Photo by Maurizio Di Iorio
Amongst the more socially-conscious, the Whole Food Plant-Based diet has been a topic on the rise over the last year, and while it is not dissimilar from it’s cousin, Veganism, it can still be confusing to parse out exactly which is which, and why either is so popular right now. Beyoncé and Jay Z recently set the internet aflame with their Greenprint Project sweepstakes, challenging fans to adopt (and share) a plant-based lifestyle with the ultimate reward being a lifetime of tickets to their concerts. The short headlines touted Bey as vegan, but this begs the question: what is it to be plant-based and what is it to be vegan? And when do the two diverge?
Let’s start with the basics. What does being vegan really mean? First and foremost, veganism refers to a whole lifestyle, not just a way of eating. Vegans avoid all animal products, and while that includes meat, dairy, eggs, and animal-derived ingredients like beeswax, it goes far above and beyond food. Think leather, down coats and even makeup that may contain beeswax. That doesn’t necessarily mean that they always choose the healthiest options; many vegans diets contain an outsized amount of potato chips, candies, and cookies and not nearly enough vegetables. On the lifestyle front, shoes, clothes, accessories, makeup and even hair products derived from materials that come from animals (leather, silk, wool, gelatin, beeswax, and lanolin for example) are completely unacceptable.
A plant-based diet may be similar to the vegan diet in that it avoids animal-based products – meat, dairy, and eggs. Plant-based dieters may occassionally eat meat, but it is very rare and always includes an effort to minimize their animal product intake. In a plant-based diet, processed foods (which may include oil, white flour, and refined sugar) are stringently avoided. This means a concentration on unprocessed (or minimally processed) veggies, fruit, whole grains, beans, legumes, nuts and seeds.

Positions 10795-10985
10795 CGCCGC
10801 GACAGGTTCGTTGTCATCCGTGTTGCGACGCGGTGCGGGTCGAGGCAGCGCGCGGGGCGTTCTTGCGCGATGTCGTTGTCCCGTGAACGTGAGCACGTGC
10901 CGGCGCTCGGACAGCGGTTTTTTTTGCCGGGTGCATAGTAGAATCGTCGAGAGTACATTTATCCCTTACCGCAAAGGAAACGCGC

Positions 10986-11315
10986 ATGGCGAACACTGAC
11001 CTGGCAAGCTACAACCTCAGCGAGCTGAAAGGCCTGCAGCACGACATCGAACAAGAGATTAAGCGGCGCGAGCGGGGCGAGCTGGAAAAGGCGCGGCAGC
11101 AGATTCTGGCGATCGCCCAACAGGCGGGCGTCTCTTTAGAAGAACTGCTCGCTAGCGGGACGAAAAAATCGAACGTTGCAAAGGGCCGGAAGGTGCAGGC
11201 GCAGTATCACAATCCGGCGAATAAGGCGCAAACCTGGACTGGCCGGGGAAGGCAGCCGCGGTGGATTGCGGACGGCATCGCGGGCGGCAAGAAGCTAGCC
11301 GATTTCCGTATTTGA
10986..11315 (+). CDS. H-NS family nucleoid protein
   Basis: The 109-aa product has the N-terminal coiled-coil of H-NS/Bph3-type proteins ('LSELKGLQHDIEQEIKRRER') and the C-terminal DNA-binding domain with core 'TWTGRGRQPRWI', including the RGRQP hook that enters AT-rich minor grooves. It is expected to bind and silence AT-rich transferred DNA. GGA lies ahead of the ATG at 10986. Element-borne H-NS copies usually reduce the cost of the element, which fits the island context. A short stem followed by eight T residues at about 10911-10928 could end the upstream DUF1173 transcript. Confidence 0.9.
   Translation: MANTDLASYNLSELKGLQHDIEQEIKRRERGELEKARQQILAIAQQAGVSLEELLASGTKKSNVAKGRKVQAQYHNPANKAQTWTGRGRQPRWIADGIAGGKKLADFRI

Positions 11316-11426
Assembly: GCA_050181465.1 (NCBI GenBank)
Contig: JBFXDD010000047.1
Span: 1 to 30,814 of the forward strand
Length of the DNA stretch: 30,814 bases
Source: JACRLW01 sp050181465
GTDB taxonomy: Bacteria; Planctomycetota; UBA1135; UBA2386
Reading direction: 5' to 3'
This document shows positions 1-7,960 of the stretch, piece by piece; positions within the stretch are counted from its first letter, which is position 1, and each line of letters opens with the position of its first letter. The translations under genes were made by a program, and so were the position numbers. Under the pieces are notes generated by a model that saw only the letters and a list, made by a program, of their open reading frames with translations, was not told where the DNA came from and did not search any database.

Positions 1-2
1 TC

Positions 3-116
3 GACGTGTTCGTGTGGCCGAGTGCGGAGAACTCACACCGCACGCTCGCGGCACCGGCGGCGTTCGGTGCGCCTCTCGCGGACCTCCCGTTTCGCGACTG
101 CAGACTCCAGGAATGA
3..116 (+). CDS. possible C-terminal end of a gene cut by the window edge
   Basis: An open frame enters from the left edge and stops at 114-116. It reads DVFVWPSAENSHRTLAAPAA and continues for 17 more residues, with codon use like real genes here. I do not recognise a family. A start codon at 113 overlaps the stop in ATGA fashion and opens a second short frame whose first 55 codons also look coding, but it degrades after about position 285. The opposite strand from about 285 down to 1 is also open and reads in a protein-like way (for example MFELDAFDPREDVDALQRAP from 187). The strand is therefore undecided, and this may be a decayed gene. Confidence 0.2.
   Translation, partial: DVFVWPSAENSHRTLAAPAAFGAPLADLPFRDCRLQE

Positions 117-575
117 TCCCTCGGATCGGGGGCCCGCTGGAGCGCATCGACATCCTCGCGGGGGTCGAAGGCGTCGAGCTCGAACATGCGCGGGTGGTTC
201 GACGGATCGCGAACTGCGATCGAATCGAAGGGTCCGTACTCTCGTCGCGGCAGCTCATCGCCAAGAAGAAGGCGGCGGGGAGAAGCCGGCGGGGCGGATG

The motivation behind each diet may be the catalyst to choosing a personal path. Generally, those that commit to veganism do so in support of animal rights issues. Those that opt for the plant-based diets are more often doing so for health reasons – which is largely why processed foods are not in the diet – but still working towards reducing their environmental footprint by avoiding animal products.
Now that I have gotten that out of the way, let’s move on to what Queen Bee and Jay are getting into. The curiosity started before Coachella last year, when Beyoncé announced to her followers that she had adopted a plant-based lifestyle. A few years ago, the power couple founded a plant-based meal service called 22 Days of Nutritionwith their super trainer Marco Borges. The idea behind 22 days is that it is popular believed that it takes 21 days to make or break a habit, so by the 22nd day you are hooked. Promoting this lifestyle to reach a bigger audience, they have tempted us with a sweepstakes and the grand prize of free Beyoncé and Jay Z tickets for life – ok, well, really for 30 years, if you want to get technical.
The only confusion I find in this very noble and honest attempt to better the world is the intermittent exchange of the words ‘veganism’ and ‘plant-based lifestyle’. Even Beyoncé herself in the video to promote 22 Days Nutrition states that she still eats meat, but makes better meal choices on a daily basis. So, while the term veganism is being thrown around, it is not quite a vegan diet that is being discussed. The Greenprint Project, which is the new book to promote 22 Days of Nutrition and the plant-based diet, may be similar to the vegan diet in the sense that it avoids animal food products, but it is does not promote veganism. So, now that this is all cleared up, if you think this lifestyle is something you could groove with, sign up to be a lifetime Beyoncé and Jay Z concertgoer (and plant-based eater).
A common finding in my research and studying of nutrition is that a plant-based diet seems to be one of the most beneficial for our overall health. One diet is not perfect for everyone – we all have diverse needs and preferred tastes and one diet does not work for all. But I believe that trying to adopt a diet that centers mostly plant-based meals is a great place to start.